Just east of the park at the intersection of Rivington and Eldridge Streets, we stood in front of the University Settlement, a welfare organization founded by wealthy, educated New Yorkers in 1886 to aid immigrants by providing education and social services. It continues to do so now, though the clientele has changed since the neighborhood’s German immigrant days.

The Tenement Museum walking tour which lasts for two hours covers much more ground than this. I was exhausted by the time I finished. Fortunately, places for refreshment abound in the neighborhood, from cool cafes like 88 Orchard to Yonah Schimmel’s Knishery at 137 East Houston, which has been baking authentic knishes filled with potato, cabbage and spinach since 1890.
From the first annual SPEAK UP! contest, June 23, 2018, Muhanga, Rwanda

Syracuse Archaeological Museum, Sicily

Proshyan School bathroom with water tank

Takar and Kataro are my favorite Armenia reds

School time in Armenia.

Garni Temple, Armenia

Big Sur from Soberanes Point


Artichoke Pickers by Henriette Shore

On the way to the beach

Jalama Beach, CA

Hello, little sea urchin!

Famous Jalama Beach Burger

Three by Peter Hessler

Spring time on the Big Sur Coast


Jalama Beach, CA

Motya Charioteer. Image from

Laboratory for Atmospheres, NASA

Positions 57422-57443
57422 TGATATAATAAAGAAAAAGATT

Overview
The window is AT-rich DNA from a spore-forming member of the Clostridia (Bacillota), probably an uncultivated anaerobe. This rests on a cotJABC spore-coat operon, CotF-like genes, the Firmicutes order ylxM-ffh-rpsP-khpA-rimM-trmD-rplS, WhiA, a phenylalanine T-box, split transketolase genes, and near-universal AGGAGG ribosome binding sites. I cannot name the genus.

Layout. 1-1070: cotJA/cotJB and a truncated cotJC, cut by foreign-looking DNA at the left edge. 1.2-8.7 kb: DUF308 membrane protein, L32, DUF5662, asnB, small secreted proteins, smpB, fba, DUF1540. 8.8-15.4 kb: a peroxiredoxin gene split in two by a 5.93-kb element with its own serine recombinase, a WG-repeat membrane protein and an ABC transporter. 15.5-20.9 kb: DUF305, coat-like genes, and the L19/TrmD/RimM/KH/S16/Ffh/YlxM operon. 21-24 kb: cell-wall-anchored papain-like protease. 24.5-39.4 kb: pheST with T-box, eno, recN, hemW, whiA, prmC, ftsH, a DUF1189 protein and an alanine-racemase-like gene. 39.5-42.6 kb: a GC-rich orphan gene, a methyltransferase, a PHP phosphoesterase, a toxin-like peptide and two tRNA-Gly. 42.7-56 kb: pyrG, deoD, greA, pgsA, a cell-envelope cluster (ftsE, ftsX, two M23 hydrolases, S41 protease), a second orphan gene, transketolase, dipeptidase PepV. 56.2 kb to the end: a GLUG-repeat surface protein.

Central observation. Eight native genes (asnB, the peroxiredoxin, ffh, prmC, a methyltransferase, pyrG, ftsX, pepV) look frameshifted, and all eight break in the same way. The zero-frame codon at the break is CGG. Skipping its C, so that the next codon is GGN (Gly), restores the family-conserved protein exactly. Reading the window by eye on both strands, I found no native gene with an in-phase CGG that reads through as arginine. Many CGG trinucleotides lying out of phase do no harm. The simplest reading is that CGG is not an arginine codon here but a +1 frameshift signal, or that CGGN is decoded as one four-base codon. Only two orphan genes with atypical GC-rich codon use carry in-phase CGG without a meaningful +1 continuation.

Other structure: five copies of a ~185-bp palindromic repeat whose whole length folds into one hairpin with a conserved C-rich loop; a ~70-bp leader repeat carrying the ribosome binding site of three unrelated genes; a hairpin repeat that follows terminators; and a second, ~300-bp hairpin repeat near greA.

Homesick for Rome

Therme Vals in Switzerland

At Vogelsgang

National Socialist Party poster from Vogelsgang

Palm Springs

Image courtesy of Tylas at English Wikipedia

Vintage Naples Historic District

From Palm Cottage

Borobudur frieze; Buddha's life

Borobudur at sunrise

Shikellamy State Park in Pennsylvania

Tacoma Narrows Bridge

Image courtesy of Politics and Prose

Image courtesy of John Wehrheim.

Lotusland in Montecito, CA

Ganna Walska of Lotusland

Image courtesy of Flickr user ViaMoi.

Conques Church. Image courtesy of Flickr user Seligr.

Weiming Lake, Peking University. Image courtesy of Flickr user ImGump.

The Coral Casino at the Four Seasons Biltmore Hotel near Santa Barbara

Agrodome, Rotorua, New Zealand. Image courtesy of Flickr user _gem_.

Vandalized images at Painted Rock

Painted Rock, Carrizo Plain National Monument

Mesa Verde National Park. Courtesy Wikipedia Commons user BenFrantzDale.

A map of Chicago, Illinois, imprinted in 1913 from the United States Geographical Survey’s historical topographic map collection. Image courtesy of the USGS.

Image courtesy of Flickr user hattiesburgmemory.

Cristo Redentor, Rio de Janeiro. Image courtesy of Flickr user alobos flickr.

Image courtesy of Flickr user joiseyshowaa.

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Selected Works

Nonfiction, Travel, Human Interest
A new collection of travel essays by Susan Spano
Tracking Colette in Paris and Burgundy
A draught sinks Lake Powell, revealing lost wonders of Glen Canyon
Rome's Most Roman Neighborhood
Studying Mandarin in Beijing
Around the world and back to New York
Nonfiction Book
Divorce. Why do we do it? And what does it do to us? fourteen prominent writers have pondered these questions and have set down heir thoughts and personal stories, in this gathering of sometimes irreverent and always intelligent essays. "A disarmingly candid, invaluable collection." --Publishers Weekly
"Anyone who doubts that men, too, suffer in divorce should be required to read this." --Glamour Magazine "A rare, unusually focused anthology of original essays that both entertains and instructs." --Publishers Weekly